Throngs of South Floridians are shopping at local stores for Black Friday deals, coping with the crowds and long lines.
Stores typically open in the wee hours of the morning on the day after Thanksgiving that's named Black Friday, because it's traditionally when they turn a profit for the year.
Holiday shoppers are left asking themselves a question: Deal with the crowds now or later? But early Friday shopping turned out to be the choice for many.
“I say it is part of tradition,” said shopper Margaret Chabat. “We’ve been doing it for years.”
When shopper Luis Loli was asked whether he planned his Thanksgiving around Black Friday, he replied, “Doesn’t everybody?”
Some deal-seekers said they felt a sense of camaraderie while standing in line with others.
“We met some guys on line, so we were working as a team,” Simon Smith said. “We all came in. I got one, my wife got one, and the other girl got one.”
At Sawgrass Mills Mall in Sunrise, some people sat on the floor to rest after hours of shopping, their shopping bags and carts full of items beside them. One shopper rested his head on his arms as he sat on a bench.
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Elsewhere in South Florida, come customers were lined up at midnight: About 1,000 people reportedly were in line for the Best Buy midnight opening.
After testing how shoppers would respond to earlier hours last year, stores such as Target and Toys R Us this year opened as early as Thanksgiving evening.
It is unclear how many shoppers were drawn to the earlier openings versus the traditional Black Friday hours.
But according to an International Council of Shopping Centers-Goldman Sachs survey of 1,000 consumers conducted this month, about 17 percent planned to shop at stores that opened on Thanksgiving, up from 16 percent last year when retailers were testing the earlier hours.
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Meanwhile, 33 percent intended to shop on Black Friday, down one percentage point from last year. Overall, it's estimated that sales on Black Friday will be up 3.8 percent to $11.4 billion this year.
The earlier hours are an effort by stores to make shopping as convenient as possible for Americans, who they fear won't spend freely during the two-month holiday season in November and December because of economic uncertainty.
Many shoppers are worried about high unemployment and a package of tax increases and spending cuts known as the "fiscal cliff" that will take effect in January unless Congress passes a budget deal by then.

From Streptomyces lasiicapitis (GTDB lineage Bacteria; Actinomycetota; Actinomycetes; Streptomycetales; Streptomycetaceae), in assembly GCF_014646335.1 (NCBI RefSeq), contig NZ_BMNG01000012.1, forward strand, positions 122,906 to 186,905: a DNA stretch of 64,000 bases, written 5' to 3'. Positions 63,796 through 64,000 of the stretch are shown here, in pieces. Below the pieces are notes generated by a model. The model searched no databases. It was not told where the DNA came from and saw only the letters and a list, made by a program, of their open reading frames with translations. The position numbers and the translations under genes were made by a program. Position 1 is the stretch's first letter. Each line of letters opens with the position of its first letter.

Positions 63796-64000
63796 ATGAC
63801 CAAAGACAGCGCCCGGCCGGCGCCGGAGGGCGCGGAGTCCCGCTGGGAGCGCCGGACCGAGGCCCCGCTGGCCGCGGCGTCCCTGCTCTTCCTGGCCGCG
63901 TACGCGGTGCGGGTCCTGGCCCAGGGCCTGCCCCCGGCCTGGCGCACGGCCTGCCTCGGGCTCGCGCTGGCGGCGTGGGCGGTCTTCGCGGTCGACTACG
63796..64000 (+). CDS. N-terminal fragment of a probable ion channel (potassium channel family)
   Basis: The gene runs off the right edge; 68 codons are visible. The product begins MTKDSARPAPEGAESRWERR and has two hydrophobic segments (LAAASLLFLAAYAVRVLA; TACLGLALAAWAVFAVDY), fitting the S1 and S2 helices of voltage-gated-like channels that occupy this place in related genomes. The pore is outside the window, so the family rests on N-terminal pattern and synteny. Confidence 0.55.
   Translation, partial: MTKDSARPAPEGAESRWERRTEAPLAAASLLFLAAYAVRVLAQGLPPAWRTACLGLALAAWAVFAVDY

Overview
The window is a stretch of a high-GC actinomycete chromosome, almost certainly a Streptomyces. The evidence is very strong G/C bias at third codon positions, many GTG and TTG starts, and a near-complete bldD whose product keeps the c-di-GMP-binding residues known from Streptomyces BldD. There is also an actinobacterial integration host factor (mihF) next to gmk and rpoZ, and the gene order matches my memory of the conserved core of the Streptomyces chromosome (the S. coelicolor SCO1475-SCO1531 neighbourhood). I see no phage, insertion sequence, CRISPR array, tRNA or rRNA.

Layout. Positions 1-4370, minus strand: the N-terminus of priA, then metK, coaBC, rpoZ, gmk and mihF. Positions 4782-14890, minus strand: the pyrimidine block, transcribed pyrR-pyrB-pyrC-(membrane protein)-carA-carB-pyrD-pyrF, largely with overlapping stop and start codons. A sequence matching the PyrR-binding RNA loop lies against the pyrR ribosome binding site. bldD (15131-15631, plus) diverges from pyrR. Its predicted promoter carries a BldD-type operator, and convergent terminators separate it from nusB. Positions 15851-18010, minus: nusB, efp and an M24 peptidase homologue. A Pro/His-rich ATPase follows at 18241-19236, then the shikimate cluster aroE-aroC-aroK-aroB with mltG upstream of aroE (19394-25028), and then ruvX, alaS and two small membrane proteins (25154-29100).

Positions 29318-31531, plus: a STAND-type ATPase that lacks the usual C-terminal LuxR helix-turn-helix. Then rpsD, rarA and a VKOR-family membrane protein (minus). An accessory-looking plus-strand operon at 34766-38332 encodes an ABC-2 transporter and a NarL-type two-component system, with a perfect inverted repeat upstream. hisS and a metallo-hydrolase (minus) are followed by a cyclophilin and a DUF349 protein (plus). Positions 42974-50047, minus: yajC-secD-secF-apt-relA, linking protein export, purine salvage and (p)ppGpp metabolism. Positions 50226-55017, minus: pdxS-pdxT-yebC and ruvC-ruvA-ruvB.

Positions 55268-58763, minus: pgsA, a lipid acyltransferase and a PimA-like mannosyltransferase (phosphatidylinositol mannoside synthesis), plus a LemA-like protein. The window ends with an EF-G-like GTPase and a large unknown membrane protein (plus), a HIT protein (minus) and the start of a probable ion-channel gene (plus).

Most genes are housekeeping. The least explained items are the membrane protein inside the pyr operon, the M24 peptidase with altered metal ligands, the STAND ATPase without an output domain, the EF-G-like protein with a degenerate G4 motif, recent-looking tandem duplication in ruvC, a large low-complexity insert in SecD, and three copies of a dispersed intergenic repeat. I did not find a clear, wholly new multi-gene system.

At the same time, Americans have grown more comfortable shopping on websites that offer cheap prices and the convenience of being able to buy something from smartphones, laptops and tablet computers from just about anywhere.
That's put added pressure on brick-and-mortar stores, which can make up to 40 percent of their annual revenue during the holiday shopping season, to give consumers a compelling reason to leave their homes.
That's becoming more difficult: the National Retail Federation, an industry trade group, estimates that overall sales in November and December will rise 4.1 percent this year to $586.1 billion, or about flat with last year's growth. But the online part of that is expected to rise 15 percent to $68.4 billion, according to Forrester Research.
As a result, brick-and-mortar retailers have been trying everything they can to lure consumers into stores.
Some stores tested the earlier hours last year, but this year more retailers opened their doors late on Thanksgiving or at midnight on Black Friday.
In addition to expanding their hours, many also are offering free layaways and shipping, matching the cheaper prices of online rivals and updating their mobile shopping apps with more information.
"Every retailer wants to beat everyone else," said C. Britt Beemer, chairman of America's Research Group, a research firm based in Charleston, S.C. "Shoppers love it."
Meanwhile, other South Florida shoppers had waited outside stores several days before. Xavier Medina said he and his family waited outside the Westchester Best Buy since Monday for a 50-inch LED TV.
"We take turns," the Black Friday veteran said. "People go to work and come back. I'm the one who takes the cold weather."